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eMachines T3092 review: eMachines T3092

3D gaming performance (in fps)  (Longer bars indicate better performance)
Unreal Tournament 2003 Flyby-Antalus 1,024x768  

To measure 3D gaming performance, CNET Labs uses Epic Games' Unreal Tournament 2003, widely used as an industry-standard benchmark. We use Unreal to measure a desktop's performance with the DirectX 8.0 (DX8) interface at a 32-bit color depth and at a resolution of 1,024x768 and 1,600x1,200. Antialiasing and anisotropic filtering are disabled during our 1,024x768 tests and are set to 4X and 8X respectively during our 1,600x1,200 tests. At this color depth and these resolutions, Unreal provides an excellent means of comparing the performance of low-end to high-end graphics subsystems. We report the results of Unreal's Flyby-Antalus test in frames per second (fps).

Performance analysis written by CNET Labs technician David Gussman.

Find out more about how we test desktop systems.

System Configurations:

Dell Dimension 2400
Windows XP Home; 2.66GHz Intel P4; Intel 845G chipset; 512MB DDR SDRAM 333MHz; 64MB (shared memory) integrated Intel 845G; Seagate ST3120026A 120GB 7,200rpm

eMachines T2824
Windows XP Home; 2.53GHz Intel Celeron D 325; Intel 845G chipset; 512MB DDR SDRAM 333MHz; 64MB (shared memory) integrated Intel 845G; Seagate ST34001SA 40GB 7,200rpm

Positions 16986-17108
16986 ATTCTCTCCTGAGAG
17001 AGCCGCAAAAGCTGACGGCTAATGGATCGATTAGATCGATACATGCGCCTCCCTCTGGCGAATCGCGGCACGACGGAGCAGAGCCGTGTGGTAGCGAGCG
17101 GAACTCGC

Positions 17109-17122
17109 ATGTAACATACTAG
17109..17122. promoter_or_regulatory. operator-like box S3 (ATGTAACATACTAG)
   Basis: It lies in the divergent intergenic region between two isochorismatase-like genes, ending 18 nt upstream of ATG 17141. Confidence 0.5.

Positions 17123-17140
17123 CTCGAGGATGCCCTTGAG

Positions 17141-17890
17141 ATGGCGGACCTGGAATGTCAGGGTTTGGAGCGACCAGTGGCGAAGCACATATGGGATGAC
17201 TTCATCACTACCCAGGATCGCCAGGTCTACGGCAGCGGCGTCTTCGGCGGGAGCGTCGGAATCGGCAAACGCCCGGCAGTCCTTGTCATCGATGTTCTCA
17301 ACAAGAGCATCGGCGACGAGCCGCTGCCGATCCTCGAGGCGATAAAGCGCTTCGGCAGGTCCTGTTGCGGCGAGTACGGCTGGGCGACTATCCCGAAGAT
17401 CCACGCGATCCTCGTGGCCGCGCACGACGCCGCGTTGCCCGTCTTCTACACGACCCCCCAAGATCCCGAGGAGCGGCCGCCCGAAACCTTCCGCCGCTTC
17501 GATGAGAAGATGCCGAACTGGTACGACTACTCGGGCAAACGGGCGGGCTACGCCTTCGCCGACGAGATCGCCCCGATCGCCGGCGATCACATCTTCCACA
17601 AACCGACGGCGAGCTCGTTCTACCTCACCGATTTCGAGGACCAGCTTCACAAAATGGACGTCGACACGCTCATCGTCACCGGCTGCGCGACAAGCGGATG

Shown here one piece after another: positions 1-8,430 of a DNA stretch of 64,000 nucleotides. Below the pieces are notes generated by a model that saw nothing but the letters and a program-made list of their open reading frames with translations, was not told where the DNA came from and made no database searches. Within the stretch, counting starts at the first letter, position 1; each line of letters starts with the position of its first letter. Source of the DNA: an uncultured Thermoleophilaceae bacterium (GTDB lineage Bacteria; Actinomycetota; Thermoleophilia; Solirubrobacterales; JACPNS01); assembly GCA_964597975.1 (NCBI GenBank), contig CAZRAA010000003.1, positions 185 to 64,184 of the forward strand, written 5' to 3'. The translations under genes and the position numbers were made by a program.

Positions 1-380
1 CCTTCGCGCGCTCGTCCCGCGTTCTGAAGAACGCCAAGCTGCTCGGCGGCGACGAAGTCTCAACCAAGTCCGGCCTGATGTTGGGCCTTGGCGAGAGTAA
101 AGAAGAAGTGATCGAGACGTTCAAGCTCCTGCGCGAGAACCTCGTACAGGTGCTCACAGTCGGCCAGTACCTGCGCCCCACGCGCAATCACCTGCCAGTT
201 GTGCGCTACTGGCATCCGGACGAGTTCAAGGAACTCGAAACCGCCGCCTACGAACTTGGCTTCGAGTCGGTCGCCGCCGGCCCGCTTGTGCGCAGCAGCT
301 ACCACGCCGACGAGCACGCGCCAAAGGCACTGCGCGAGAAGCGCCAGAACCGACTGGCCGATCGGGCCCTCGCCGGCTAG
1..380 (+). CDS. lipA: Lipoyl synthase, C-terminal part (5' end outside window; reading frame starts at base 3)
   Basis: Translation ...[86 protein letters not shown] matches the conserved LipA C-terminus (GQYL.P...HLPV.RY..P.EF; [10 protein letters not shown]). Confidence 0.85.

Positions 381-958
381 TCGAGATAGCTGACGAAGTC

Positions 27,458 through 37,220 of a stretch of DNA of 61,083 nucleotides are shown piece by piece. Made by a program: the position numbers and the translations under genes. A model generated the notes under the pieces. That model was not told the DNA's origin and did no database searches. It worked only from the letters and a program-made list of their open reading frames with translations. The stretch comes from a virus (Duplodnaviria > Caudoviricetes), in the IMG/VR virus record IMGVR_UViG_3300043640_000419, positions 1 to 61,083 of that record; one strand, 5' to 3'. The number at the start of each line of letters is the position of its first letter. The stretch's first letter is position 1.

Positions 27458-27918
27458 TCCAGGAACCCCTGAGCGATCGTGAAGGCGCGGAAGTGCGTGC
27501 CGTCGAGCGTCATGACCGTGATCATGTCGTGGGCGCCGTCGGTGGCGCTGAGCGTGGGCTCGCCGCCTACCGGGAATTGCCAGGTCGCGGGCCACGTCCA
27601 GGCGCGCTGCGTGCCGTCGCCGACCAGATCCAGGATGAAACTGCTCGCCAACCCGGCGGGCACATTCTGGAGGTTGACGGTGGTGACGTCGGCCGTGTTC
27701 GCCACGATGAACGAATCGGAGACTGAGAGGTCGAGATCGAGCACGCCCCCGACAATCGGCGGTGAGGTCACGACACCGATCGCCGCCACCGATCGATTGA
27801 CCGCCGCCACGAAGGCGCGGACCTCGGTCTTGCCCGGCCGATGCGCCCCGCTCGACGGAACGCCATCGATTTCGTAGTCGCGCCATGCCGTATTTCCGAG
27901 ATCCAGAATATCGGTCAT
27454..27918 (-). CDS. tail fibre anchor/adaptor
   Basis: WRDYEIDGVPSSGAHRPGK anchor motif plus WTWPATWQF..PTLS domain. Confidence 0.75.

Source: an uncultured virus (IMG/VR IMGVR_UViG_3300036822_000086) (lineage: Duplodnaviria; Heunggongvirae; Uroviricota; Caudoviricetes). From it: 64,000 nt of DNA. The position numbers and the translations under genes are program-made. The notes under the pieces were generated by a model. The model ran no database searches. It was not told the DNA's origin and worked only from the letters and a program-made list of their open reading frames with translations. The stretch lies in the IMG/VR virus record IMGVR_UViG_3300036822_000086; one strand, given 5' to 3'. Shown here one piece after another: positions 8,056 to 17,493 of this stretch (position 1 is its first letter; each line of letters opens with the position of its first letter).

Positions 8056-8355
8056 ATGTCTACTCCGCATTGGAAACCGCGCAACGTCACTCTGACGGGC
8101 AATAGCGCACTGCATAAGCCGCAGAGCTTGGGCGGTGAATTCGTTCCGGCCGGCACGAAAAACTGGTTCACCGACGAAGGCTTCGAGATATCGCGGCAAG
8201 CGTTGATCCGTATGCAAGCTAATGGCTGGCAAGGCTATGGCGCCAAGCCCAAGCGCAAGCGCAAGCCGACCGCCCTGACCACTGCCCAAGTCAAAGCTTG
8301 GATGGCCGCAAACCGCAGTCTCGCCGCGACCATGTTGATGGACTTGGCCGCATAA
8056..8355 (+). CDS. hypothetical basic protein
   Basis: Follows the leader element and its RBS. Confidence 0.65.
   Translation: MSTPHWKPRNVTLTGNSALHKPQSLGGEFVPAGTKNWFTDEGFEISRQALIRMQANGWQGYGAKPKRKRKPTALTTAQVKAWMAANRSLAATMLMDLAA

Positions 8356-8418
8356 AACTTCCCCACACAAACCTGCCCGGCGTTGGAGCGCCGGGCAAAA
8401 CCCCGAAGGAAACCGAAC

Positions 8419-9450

eMachines T2958
Windows XP Home; 2.66GHz Intel Celeron D 330; Intel 845G chipset; 512MB DDR SDRAM 333MHz; 64MB (shared memory) integrated Intel 845G; WDC WD800EB-11JEFO 80GB 7,200rpm

eMachines T3092
Windows XP Home; 2.17GHz AMD Athlon XP 3000+; Nvidia Nforce-2 chipset; 512MB DDR SDRAM 333MHz; 64MB (shared memory) integrated GeForce4 MX; Hitachi HDS722516VLAT20 160GB 7,200rpm

Systemax Ascent 64-A30
Windows XP Home; 2.0GHz AMD Athlon 64 3000+; Via K8T800 chipset; 256MB DDR SDRAM 333MHz; 64MB ATI Radeon 7000; Samsung SP1203N 120GB 7,200rpm

eMachines offers reasonable support and repair polices for its desktops, including the eMachines T3092; this is especially true considering the low price the company charges for its systems. eMachines' Web site will be your primary source for support with this system; it features FAQ pages, driver downloads, and live chat with an eMachines tech-support rep, available weekdays between 8 a.m. and 5 p.m. PT. eMachines provides phone support seven days a week from 6 a.m. to 10 p.m. PT during the first year, but it's a toll call. Hardware repair via depot service or through a parts exchange is free during the initial year. You can upgrade the standard one-year warranty to either a two- or three-year plan for an additional charge, and the highlight of these extended plans is a "more than three repairs, and it's replaced" policy.

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